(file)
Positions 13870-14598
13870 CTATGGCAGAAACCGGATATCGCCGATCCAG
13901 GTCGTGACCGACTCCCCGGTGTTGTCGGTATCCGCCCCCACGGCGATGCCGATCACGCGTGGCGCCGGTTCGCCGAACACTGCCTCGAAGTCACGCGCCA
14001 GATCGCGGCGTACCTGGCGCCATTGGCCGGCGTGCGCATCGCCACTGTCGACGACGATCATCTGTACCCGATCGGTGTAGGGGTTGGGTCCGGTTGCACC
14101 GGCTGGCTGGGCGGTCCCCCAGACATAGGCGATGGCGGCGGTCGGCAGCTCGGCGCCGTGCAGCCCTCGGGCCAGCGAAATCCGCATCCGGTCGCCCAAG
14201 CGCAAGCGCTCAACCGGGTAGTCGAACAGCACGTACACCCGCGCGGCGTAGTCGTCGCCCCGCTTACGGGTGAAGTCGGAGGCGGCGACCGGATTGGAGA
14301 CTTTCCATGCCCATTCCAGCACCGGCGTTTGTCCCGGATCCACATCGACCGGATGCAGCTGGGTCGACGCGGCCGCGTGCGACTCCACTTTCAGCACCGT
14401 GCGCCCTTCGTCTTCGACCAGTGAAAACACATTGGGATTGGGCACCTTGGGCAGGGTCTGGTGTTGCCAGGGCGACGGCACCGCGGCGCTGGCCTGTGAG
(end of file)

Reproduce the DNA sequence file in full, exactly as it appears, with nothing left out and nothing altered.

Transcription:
Positions 13870-14598
13870 CTATGGCAGAAACCGGATATCGCCGATCCAG
13901 GTCGTGACCGACTCCCCGGTGTTGTCGGTATCCGCCCCCACGGCGATGCCGATCACGCGTGGCGCCGGTTCGCCGAACACTGCCTCGAAGTCACGCGCCA
14001 GATCGCGGCGTACCTGGCGCCATTGGCCGGCGTGCGCATCGCCACTGTCGACGACGATCATCTGTACCCGATCGGTGTAGGGGTTGGGTCCGGTTGCACC
14101 GGCTGGCTGGGCGGTCCCCCAGACATAGGCGATGGCGGCGGTCGGCAGCTCGGCGCCGTGCAGCCCTCGGGCCAGCGAAATCCGCATCCGGTCGCCCAAG
14201 CGCAAGCGCTCAACCGGGTAGTCGAACAGCACGTACACCCGCGCGGCGTAGTCGTCGCCCCGCTTACGGGTGAAGTCGGAGGCGGCGACCGGATTGGAGA
14301 CTTTCCATGCCCATTCCAGCACCGGCGTTTGTCCCGGATCCACATCGACCGGATGCAGCTGGGTCGACGCGGCCGCGTGCGACTCCACTTTCAGCACCGT
14401 GCGCCCTTCGTCTTCGACCAGTGAAAACACATTGGGATTGGGCACCTTGGGCAGGGTCTGGTGTTGCCAGGGCGACGGCACCGCGGCGCTGGCCTGTGAG